"This actually gave me an advantage in having this external, immediately apparent flaw. I want you to be able to see past what I look like to see who I am," she said. "This gives me a different perspective. It frees me of the need to be normal, which is confining. I've seen 'beautiful' women who are still self loathing. You've got to learn to be comfortable in the body you're in."

These experiences also sensitized her to others who are disabled. "It's shaped my interest in the body, which has become a lifelong study. I've become more interested in non-verbal and non-visual communication."

Woolbert applies the principles of aikido, which strives for peaceful conflict resolution, to both teaching and horsemanship. She explained aikido is fundamentally different from other martial arts, with circular movements and extension of energy. There are no strikes, attacks, or blocks.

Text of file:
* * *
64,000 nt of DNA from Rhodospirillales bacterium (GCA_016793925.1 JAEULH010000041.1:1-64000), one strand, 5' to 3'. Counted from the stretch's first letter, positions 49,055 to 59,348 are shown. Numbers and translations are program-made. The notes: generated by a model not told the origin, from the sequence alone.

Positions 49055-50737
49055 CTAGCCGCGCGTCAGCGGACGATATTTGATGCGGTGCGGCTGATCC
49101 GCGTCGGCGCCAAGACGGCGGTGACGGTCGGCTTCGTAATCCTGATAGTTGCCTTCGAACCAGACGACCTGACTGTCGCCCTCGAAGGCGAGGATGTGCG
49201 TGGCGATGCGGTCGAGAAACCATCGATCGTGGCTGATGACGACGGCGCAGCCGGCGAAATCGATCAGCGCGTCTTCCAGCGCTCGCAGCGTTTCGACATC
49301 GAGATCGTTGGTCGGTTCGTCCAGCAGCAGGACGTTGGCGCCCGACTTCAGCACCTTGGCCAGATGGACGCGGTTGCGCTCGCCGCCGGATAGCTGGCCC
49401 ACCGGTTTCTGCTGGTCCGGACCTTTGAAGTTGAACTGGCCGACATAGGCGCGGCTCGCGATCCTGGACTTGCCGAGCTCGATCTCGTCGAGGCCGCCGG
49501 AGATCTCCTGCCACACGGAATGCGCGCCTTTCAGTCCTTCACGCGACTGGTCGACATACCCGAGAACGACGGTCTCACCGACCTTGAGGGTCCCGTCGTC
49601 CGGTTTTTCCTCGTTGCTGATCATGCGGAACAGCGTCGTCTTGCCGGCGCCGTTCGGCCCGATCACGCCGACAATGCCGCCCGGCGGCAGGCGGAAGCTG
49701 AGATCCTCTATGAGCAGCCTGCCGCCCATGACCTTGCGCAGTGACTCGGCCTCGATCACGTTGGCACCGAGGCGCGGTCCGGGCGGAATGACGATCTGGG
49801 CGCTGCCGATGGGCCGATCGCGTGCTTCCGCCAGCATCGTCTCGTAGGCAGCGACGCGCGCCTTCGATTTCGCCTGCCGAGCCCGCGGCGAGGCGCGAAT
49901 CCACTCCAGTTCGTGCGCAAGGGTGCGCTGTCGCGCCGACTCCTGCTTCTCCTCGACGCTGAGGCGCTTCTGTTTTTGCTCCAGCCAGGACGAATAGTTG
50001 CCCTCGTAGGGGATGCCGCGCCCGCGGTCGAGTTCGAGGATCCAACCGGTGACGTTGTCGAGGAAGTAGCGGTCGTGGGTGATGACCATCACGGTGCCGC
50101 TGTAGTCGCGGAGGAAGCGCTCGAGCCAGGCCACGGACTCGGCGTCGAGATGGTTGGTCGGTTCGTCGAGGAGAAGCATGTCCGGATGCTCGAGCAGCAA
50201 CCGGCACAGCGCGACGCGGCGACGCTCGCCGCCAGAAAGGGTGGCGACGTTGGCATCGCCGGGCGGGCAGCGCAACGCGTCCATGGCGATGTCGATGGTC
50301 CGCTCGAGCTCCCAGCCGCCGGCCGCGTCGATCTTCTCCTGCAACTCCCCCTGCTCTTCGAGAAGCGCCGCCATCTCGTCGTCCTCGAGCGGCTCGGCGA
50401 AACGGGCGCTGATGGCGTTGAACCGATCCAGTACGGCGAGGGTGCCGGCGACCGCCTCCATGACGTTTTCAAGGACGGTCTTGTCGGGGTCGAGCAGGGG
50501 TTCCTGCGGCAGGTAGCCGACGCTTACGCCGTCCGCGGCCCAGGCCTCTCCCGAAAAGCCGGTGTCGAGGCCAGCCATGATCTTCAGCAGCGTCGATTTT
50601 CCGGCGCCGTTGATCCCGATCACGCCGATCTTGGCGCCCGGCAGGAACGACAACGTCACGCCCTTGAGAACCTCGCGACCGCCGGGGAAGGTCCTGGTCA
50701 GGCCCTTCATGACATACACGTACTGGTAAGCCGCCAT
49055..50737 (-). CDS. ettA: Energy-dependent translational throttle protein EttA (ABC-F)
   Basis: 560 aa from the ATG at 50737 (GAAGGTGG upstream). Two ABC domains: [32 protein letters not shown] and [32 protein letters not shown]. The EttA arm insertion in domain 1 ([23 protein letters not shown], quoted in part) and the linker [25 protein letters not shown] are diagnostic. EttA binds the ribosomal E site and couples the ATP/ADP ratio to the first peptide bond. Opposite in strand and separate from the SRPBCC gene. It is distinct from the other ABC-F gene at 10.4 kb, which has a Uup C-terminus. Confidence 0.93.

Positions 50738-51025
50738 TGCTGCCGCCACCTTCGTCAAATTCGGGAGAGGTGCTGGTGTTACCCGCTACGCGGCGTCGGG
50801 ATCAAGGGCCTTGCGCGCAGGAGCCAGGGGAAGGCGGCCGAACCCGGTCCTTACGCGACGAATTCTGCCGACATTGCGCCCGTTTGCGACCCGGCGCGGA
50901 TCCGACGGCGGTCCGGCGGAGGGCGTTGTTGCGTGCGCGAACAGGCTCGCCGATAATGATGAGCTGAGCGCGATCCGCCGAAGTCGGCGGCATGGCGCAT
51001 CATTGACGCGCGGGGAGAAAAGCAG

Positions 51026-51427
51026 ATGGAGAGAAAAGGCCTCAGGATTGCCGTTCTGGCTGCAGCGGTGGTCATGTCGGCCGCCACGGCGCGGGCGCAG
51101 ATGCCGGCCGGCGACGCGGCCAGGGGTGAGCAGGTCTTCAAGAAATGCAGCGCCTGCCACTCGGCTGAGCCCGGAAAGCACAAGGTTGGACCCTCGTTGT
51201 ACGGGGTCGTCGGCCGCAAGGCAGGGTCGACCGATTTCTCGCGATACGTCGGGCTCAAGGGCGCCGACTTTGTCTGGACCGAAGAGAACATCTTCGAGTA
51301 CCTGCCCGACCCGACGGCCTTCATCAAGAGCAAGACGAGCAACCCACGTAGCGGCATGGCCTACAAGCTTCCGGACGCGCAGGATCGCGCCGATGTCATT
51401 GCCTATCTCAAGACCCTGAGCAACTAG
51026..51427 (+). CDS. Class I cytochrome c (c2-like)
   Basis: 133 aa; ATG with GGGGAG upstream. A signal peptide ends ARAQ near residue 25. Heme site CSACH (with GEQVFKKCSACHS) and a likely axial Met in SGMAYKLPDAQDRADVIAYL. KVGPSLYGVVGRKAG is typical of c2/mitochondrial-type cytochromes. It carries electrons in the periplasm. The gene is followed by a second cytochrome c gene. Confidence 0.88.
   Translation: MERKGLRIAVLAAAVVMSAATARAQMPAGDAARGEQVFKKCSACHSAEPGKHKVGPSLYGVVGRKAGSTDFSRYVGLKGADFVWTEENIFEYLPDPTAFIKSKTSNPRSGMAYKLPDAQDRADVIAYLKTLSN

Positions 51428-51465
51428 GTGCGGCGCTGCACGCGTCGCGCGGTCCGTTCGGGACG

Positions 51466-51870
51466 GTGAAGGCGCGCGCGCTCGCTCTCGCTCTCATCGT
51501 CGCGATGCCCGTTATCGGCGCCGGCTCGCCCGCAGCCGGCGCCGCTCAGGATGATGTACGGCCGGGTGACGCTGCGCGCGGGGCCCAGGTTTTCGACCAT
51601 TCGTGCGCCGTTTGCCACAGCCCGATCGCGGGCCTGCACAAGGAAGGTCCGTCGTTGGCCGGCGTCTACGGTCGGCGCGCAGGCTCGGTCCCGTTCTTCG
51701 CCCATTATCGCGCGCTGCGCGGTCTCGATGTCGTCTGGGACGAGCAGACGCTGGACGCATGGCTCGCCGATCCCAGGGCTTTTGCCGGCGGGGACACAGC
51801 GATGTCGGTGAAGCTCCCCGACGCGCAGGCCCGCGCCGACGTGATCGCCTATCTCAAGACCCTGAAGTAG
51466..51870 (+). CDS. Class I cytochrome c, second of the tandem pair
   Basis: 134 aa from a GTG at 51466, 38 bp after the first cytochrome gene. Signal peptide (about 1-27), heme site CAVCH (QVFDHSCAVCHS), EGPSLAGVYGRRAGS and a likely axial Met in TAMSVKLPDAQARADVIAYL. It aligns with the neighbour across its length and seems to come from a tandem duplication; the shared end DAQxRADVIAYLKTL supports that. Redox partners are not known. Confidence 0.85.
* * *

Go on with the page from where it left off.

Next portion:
"You defend yourself by moving and redirecting the attacker's balance, changing the game. It entails a paradigm shift of 'entering' into a threat. It relies on timing and courage. You can be soft, with no force, which is sort of counter intuitive, but a useful metaphor for life." She credits aikido with making her a good teacher. "With multiple attackers, you can't focus on only one - just like with students." Similarly: "When you're around horses, you need to be centered and grounded. You need to be present. Horses find their center by moving their feet in response to a threat."

A few years ago, Woolbert received the gift of a Morab mare, Esperanza, who shortly gave birth to a filly, Cinnamon. This reenlivened the happiness she found as a child being in nature at summer horse camp. "That saved me. My sister and I just loved horses." She and Henry have recently become inspired by Linda Kohanov's books, The Tao of Equus and The Power of the Herd: A Nonpredatory Approach to Social Intelligence, Leadership, and Innovation. Equine wisdom, according to Kohanov, stems from circular, intuitive power with, not over others.

"I aspire to this. It's so clean and peaceful."

By Julie Waechter